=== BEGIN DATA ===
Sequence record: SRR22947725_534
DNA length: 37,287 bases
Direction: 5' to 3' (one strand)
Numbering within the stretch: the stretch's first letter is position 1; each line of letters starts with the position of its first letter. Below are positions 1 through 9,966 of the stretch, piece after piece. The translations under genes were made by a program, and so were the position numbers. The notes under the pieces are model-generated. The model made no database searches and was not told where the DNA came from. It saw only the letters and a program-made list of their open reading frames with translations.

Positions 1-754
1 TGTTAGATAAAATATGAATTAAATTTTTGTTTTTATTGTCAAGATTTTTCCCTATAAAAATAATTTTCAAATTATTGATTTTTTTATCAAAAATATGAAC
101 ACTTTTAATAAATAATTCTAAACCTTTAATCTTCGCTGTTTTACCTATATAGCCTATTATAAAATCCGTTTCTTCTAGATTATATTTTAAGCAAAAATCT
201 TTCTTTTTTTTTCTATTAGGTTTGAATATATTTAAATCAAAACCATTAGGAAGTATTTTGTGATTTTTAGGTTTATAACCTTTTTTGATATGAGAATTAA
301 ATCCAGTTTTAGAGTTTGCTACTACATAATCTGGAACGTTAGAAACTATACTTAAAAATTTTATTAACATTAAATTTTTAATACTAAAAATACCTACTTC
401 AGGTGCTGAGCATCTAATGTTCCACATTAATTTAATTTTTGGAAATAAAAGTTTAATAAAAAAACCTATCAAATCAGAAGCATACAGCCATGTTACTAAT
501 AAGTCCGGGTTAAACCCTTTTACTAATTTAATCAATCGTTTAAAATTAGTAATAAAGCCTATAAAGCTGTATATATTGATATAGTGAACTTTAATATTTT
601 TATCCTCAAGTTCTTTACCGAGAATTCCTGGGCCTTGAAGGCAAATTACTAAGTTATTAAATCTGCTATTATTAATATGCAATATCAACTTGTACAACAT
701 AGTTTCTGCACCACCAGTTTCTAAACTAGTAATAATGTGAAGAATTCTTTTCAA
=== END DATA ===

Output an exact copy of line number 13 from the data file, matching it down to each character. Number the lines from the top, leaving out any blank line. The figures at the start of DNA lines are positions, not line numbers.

701 AGTTTCTGCACCACCAGTTTCTAAACTAGTAATAATGTGAAGAATTCTTTTCAA